The act divides Indian gaming into three different categories. Class I gaming generally includes social and traditional games and is within the exclusive jurisdiction of Indian tribes. Class II includes bingo and games similar to bingo which can be operated by a tribe if it is located in a state that permits that type of gaming for any purpose by any person or entity and if it is authorized by tribal resolution or ordinance. Class III gaming includes all types of gaming that is neither class I or class II gaming and is by far the most important type of gaming for tribal gaming enterprises. Class III gaming must also occur in a state that permits that particular type of gaming for any purpose by any person or entity and must also be authorized by tribal resolution or ordinance. In addition, there must be a compact negotiated between the tribe and state which defines how the class III gaming will be conducted.
A tribe seeking to engage in class III gaming is required to give notice to the state that it wishes to negotiate a compact. Upon receipt of that notice, the state is required to negotiate with the tribe in good faith. United States District Courts are given jurisdiction over cases brought by an Indian tribe as a result of the state's refusal to enter into negotiations or the state's failure to negotiate in good faith. If a tribe alleges that a state did not respond to a request to negotiate or negotiated in bad faith, the burden is on the state to prove that it acted in good faith. If neither the lawsuit or the mediation process specified in the act lead to an agreement between the tribe and state, the ultimate remedy available to tribes is the approval of a compact by the Secretary of the Interior.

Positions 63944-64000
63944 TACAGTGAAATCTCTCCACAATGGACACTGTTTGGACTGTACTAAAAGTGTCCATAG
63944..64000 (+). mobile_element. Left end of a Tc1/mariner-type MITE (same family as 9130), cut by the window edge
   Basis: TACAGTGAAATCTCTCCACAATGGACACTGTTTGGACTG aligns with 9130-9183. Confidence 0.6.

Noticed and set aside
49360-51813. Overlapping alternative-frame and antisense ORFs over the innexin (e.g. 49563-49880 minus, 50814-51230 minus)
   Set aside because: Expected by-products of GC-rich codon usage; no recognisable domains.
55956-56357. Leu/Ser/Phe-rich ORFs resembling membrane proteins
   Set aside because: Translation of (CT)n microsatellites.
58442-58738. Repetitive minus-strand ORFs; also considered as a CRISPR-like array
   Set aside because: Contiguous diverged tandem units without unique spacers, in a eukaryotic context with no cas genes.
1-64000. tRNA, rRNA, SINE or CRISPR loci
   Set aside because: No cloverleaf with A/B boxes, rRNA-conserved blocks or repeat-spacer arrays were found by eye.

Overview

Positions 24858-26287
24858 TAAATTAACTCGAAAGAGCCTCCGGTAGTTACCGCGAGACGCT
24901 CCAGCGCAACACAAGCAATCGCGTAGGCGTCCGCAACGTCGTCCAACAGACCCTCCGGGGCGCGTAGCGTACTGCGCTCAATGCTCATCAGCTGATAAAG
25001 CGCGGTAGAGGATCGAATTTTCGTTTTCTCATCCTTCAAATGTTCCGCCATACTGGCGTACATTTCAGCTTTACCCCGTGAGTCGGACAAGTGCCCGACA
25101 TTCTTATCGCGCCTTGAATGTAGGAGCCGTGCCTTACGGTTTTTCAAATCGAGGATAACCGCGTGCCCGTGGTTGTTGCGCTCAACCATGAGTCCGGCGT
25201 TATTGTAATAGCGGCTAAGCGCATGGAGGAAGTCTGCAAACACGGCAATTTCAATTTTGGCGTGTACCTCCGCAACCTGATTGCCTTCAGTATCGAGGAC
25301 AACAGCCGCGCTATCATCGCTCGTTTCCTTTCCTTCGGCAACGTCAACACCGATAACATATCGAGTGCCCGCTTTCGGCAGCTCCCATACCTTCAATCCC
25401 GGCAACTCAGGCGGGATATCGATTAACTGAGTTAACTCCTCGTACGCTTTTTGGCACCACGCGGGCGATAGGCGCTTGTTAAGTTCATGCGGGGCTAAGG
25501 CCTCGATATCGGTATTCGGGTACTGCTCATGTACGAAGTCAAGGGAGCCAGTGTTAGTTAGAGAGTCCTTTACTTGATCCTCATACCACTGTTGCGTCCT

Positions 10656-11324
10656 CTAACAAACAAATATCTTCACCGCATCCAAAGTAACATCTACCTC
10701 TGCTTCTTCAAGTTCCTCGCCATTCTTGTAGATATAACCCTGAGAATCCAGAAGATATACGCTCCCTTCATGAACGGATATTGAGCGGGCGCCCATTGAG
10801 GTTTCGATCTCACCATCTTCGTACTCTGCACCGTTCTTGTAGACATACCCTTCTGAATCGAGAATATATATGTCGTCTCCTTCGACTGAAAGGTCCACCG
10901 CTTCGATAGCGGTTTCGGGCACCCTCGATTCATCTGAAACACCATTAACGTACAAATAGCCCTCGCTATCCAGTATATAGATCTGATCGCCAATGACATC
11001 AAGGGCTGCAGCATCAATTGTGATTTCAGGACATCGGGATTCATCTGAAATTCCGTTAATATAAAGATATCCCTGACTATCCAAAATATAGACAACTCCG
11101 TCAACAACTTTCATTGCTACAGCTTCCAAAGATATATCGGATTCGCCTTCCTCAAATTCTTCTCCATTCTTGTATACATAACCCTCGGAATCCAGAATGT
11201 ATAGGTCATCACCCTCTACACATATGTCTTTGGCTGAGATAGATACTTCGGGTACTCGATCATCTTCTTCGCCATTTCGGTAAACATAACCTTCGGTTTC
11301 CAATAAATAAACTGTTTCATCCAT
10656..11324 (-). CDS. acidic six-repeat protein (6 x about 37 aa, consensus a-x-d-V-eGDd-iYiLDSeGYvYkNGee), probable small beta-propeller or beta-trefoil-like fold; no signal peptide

In addition to jurisdiction over negotiations between a tribe and state, district courts are also given jurisdiction over cases brought by a tribe or state to enjoin class III gaming on Indian lands conducted in violation of a compact and over cases brought by the Secretary of the Interior to enforce certain procedures under the act.